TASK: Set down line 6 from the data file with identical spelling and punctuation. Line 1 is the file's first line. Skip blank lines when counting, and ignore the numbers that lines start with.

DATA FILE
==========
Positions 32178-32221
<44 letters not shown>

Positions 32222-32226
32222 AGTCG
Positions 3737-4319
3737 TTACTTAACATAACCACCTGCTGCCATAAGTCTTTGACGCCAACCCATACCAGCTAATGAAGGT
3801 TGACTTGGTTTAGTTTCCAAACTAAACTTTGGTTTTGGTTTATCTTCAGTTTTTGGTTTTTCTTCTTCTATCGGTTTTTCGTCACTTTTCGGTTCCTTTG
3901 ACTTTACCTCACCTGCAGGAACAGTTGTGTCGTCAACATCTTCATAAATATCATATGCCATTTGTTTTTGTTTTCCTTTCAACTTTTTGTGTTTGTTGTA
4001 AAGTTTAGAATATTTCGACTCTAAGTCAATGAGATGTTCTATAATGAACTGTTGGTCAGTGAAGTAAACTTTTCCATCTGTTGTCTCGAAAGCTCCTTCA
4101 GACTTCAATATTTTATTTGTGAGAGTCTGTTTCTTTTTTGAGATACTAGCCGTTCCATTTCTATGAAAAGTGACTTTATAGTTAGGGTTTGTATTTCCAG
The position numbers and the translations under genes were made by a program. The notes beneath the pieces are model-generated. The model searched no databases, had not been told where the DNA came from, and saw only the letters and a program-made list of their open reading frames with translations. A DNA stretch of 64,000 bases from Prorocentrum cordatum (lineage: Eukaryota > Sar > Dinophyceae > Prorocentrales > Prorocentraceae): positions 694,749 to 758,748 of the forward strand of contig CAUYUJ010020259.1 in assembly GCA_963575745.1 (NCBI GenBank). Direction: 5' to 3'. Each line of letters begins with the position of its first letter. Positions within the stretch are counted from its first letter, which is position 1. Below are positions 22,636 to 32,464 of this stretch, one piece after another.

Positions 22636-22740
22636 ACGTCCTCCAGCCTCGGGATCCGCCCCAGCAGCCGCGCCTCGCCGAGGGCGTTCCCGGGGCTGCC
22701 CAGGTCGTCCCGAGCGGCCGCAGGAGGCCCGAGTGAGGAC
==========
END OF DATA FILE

3737 TTACTTAACATAACCACCTGCTGCCATAAGTCTTTGACGCCAACCCATACCAGCTAATGAAGGT